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banner Friday, 5 October, 2001, 15:42 GMT 16:42 UK
Conservative fringe highlights
Conservative conference fringe logo
As has become customary with party conferences, away from the platform and on the fringe is where the Conservative Party will have some of its sharpest debates.

Law and order is always a lively issue for the Tories and one they want to win back from New Labour. On Monday the prison bandwagon is the subject of a fringe meeting jointly hosted by the National Association for the Care and Resettlement of Offenders, the Prison Reform Trust, National Association of Probation Officers, Howard League for Penal Reform and Blair-friendly think tank the Institute for Public Policy Research.

Later the same day one of the party's most troublesome issues, Europe, comes up for discussion at a BBC World Service/British Council meeting on EU expansion - can it work for Britain? Newly returned to the Tory back benches Ann Widdecombe and Edward McMillan-Scott MEP are the key speakers.

Shadow Northern Ireland secretary Quentin Davies, one of the few Clarkeites appointed to Iain Duncan Smith's shadow cabinet, joins Ulster Unionist MP Jeffrey Donaldson and IRA member turned informer Sean O'Callaghan at a Conservative Way Forward fringe debate on Northern Ireland.

The deep divide between competing views on the future direction of the Tories is likely to be on show when Steve Norris, just recently removed as party vice-chairman and a champion of the Portilloite "inclusiveness" agenda, is the key speaker at a Liberty/Millennium Britons Institute meeting on policing in a multicultural society.

Tuesday sees a classic clash of the fringes. The morale of the pro-European side of the party will be on show at the European Rally held by the Conservative Group for Europe/European Union of Women. Given that the party leadership has just been won by one of the key organisers of the Euro-troubles that helped do for John Major's administration, all eyes will be on who turns up and who stays away.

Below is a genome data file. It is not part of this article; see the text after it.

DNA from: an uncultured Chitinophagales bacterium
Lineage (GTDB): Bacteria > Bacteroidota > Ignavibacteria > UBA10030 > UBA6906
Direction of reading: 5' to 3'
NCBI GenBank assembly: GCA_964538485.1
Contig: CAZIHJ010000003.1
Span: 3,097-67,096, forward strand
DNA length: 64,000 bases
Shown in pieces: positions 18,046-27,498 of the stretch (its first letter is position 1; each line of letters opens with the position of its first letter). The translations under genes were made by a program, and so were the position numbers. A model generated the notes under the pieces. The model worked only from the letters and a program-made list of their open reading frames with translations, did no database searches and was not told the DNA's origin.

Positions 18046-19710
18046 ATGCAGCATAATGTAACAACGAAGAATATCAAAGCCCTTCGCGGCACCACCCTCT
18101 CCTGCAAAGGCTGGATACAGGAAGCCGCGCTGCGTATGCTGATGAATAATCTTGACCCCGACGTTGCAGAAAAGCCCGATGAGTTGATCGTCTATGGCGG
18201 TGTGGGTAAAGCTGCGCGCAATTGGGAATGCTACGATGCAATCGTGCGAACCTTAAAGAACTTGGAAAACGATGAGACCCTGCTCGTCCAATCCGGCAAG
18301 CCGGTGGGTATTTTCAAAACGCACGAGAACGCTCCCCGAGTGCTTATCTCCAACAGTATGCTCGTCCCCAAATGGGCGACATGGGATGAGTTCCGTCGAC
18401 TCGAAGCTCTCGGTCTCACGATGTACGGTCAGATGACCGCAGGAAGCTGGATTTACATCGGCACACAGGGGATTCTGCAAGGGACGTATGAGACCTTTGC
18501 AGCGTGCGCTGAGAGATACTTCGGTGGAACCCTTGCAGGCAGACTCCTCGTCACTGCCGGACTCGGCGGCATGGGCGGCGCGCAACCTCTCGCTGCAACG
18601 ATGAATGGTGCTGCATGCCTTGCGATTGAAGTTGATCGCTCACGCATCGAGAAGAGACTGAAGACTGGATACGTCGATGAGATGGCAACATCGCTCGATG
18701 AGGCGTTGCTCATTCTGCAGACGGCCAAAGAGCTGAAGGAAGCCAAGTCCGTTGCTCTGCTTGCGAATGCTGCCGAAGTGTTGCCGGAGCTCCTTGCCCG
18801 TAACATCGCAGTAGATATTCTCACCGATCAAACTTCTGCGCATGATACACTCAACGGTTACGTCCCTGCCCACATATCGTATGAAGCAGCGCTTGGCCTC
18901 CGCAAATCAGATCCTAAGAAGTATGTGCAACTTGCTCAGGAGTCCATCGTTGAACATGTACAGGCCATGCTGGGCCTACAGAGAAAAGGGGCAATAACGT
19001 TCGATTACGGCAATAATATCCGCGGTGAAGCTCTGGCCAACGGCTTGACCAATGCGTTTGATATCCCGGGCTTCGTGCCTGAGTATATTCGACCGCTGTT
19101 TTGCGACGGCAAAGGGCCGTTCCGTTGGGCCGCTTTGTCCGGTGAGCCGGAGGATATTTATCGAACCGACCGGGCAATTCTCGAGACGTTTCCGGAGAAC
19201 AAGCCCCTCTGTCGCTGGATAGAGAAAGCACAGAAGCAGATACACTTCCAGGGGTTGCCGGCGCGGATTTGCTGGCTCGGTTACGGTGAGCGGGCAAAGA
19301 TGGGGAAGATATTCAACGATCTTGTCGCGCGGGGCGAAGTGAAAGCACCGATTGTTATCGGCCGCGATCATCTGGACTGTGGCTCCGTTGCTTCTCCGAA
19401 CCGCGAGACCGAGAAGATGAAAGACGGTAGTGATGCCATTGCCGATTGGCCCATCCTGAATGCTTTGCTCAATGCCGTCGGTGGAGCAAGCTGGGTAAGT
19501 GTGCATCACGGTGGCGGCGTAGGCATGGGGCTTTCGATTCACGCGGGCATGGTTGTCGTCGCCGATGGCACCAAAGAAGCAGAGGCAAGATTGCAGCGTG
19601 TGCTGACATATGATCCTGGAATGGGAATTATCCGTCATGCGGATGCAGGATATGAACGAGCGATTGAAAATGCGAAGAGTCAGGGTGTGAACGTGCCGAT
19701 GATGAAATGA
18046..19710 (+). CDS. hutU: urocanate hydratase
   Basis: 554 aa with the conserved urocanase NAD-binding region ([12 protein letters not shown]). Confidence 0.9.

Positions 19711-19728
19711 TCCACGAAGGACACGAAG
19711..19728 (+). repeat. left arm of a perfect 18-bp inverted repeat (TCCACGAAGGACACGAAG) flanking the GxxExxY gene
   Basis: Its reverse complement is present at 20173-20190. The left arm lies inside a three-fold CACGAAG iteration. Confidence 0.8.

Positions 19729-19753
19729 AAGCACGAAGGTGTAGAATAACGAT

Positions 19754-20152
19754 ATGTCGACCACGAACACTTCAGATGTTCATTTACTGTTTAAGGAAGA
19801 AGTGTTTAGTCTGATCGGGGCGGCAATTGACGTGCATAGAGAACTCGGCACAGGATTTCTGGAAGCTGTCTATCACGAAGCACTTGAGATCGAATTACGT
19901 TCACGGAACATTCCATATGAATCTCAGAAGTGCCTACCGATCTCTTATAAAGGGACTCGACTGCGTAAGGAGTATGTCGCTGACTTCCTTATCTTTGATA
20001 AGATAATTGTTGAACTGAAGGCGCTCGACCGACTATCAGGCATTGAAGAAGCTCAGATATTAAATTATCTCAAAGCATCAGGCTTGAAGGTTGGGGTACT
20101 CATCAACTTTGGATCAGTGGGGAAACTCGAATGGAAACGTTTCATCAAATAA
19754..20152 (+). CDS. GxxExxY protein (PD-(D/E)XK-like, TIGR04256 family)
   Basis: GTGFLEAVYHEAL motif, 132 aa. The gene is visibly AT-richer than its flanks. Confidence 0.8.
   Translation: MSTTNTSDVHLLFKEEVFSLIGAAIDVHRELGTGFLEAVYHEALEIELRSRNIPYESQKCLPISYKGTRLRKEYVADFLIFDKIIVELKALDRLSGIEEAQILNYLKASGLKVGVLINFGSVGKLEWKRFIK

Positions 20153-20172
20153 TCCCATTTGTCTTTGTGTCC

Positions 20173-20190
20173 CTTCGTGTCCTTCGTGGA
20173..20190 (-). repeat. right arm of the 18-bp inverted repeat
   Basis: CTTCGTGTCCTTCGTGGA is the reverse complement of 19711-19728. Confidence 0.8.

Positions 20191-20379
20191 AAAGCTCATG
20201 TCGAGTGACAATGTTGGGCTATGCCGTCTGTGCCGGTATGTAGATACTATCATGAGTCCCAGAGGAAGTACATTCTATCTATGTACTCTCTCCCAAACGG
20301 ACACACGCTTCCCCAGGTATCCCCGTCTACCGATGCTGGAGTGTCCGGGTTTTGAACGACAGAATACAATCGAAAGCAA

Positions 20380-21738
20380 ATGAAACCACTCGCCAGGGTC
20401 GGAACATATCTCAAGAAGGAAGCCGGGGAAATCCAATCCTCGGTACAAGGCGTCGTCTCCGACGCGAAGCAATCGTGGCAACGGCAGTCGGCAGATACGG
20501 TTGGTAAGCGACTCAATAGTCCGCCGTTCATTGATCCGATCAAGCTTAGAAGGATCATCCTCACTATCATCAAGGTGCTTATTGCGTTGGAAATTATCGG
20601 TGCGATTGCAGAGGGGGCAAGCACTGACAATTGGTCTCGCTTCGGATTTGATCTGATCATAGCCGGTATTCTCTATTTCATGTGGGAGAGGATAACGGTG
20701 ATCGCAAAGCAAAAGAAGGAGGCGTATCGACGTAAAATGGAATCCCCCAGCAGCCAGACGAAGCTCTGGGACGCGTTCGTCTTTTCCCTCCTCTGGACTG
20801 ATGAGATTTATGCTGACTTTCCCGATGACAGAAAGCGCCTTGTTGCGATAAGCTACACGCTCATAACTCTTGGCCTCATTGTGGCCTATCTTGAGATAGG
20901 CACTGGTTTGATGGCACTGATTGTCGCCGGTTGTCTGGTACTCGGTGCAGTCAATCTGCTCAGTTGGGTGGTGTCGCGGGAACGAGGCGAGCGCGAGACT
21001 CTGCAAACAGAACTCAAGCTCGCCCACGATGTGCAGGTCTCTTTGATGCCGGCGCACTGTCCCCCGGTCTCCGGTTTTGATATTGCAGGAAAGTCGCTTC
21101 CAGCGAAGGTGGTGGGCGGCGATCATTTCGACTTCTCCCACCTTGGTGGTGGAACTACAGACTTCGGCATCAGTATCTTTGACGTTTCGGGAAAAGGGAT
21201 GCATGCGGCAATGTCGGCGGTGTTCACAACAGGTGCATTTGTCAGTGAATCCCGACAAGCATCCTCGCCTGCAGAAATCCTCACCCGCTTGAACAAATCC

And meanwhile, at the same time but a different venue, the other, far stronger side of the Tory Euro-battle holds its own No (to the euro) campaign rally.

David Davis, the Tory leadership contender who dropped out to back Iain Duncan Smith and was rewarded with the key post of party chairman, delivers the Conservative Way Forward lecture.

Elsewhere, the man with no party Ken Livingstone is an incongruous figure to feature on the Tory fringe. The mayor of London completes his hat-trick of appearances at the three main political parties' annual conferences at the Greater London Authority meeting on Greater Britain needs a Greater London, joined by Judith Mayhew of the Corporation of London and also now adviser to the onetime "Red Ken".

Former shadow cabinet member Andrew Lansley MP speaks at the Bow Group meeting on images, values and policy - from here to the next election. Mr Lansley, a key Tory backroom strategist before entering parliament in 1997, caused a small furore during the Tory leadership election when he said the party suffered from "endemic racism". Now that Iain Duncan Smith has declined to offer him a front bench job, Mr Lansley's pronouncements on what direction the Tories should take will be keenly watched.

On Wednesday, the final day of the conference, Viscount Cranbourne, shadow social security secretary David Willetts, IPPR director Matthew Taylor and Sheila Lawlor are billed to speak at the Politeia meeting on the NHS - trick or treat?

The long-running issue of how to get more women MPs representing the party will be debated at the Conservative Women's National Council meeting on women into public life.

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